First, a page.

GREAT FALLS — Local, state, and federal correctional and law enforcement agencies from across Montana teamed up this week to swap Montana Department of Corrections’ (DOC) inmates and U.S. Marshals Service detainees between Crossroads Correctional Center in Shelby and Great Falls Regional Prison.
The DOC said in a news release on Thursday that the move was the culmination of a plan announced earlier this year following an order by President Joe Biden to the U.S. Department of Justice to phase out its contracts with private prison companies such as CoreCivic, which owns and operates Crossroads Correctional Center.
“Cascade County saw this as an opportunity to help the U.S. Marshal Service respond to the President’s order, while at the same time, alleviating overcrowding at GFRP by moving Montana Department of Corrections’ inmates to Crossroads,” Cascade County Sheriff Jesse Slaughter said. “The U.S. Marshals have fewer detainees than the DOC, allowing us to use that space to keep more people who pose a danger to our community off the streets.”
DOC director Brian Gootkin agreed ending the state’s contract with Cascade County for 152 beds at GFRP was in the best interest of all parties, including the inmates. The 2021 Montana Legislature agreed to end the regional prison contract with Cascade County, allowing the move to take place.
“Crossroads has more services available related to recreation space, education, behavioral health, religious offerings and more,” Gootkin said. “It’s key to the department’s mission that we create a safer Montana through accountability, rehabilitation and empowerment. This collaborative agreement definitely furthers that.”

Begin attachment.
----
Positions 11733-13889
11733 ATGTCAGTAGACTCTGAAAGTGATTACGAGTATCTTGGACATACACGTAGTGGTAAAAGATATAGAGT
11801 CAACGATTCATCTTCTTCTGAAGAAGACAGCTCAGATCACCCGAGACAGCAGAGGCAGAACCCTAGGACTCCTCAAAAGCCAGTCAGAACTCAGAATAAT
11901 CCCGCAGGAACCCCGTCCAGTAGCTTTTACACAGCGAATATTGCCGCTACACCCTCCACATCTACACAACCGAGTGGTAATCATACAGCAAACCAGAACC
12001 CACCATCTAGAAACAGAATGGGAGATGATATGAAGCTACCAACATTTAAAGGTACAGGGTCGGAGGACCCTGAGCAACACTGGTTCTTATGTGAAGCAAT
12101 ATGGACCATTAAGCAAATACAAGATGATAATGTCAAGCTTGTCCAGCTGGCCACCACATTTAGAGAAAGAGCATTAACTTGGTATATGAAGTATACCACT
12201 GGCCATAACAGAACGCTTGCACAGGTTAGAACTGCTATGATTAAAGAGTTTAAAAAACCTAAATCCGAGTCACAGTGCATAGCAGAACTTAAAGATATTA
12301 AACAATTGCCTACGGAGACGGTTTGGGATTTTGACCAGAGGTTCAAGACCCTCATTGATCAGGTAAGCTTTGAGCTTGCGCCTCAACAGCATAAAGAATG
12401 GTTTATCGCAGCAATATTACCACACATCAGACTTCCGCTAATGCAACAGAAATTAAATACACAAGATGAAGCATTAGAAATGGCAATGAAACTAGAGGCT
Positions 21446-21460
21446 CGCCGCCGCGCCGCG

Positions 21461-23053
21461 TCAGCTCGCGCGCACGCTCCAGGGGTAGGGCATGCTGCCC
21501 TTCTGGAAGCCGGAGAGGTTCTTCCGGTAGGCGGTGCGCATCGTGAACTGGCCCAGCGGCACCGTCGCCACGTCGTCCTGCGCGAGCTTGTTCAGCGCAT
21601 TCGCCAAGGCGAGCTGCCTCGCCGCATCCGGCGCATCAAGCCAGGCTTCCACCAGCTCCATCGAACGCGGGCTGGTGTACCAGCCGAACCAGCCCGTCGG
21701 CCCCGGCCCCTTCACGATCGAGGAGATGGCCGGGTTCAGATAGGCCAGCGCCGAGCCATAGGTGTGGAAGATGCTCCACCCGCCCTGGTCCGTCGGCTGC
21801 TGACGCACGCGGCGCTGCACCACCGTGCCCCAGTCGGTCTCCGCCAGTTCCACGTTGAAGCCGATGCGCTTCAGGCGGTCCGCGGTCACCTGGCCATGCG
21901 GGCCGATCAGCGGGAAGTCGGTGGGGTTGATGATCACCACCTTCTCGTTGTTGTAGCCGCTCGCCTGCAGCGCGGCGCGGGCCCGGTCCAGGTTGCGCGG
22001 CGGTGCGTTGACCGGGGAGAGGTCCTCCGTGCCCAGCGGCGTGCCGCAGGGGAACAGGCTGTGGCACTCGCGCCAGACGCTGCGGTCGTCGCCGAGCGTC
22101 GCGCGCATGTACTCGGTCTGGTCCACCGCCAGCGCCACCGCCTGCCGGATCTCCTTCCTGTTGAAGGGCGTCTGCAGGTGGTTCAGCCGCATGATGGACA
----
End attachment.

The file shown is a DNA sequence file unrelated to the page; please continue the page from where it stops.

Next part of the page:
Over the past two days, the DOC moved 65 DOC inmates to Crossroads.
In addition to the DOC, U.S. Marshals, CoreCivic, and the Cascade County Sheriff’s Office, agencies involved in the transfer included the Montana Highway Patrol, and the Pondera County and Toole County Sheriff’s offices. Support measures were also in place just in case any medical issues came up during transport.
“I felt this operation was one of the most professionally ran and well-executed missions I have been a part of from the team leaders down to each and every individual operator,” said Acting U.S. Marshal Timothy Hornung. He added that the prisoner transport was a large operation by Montana standards.
Crossroads Warden Pete Bludworth said CoreCivic was pleased to be able to accommodate the new distribution of inmates.
“One of the ways we provide value to our partners is offering flexibility in how they manage their populations,” Bludworth said. “We are also proud of the robust reentry programming and comprehensive services provided at Crossroads and we stand ready to support our partners as their needs evolve.”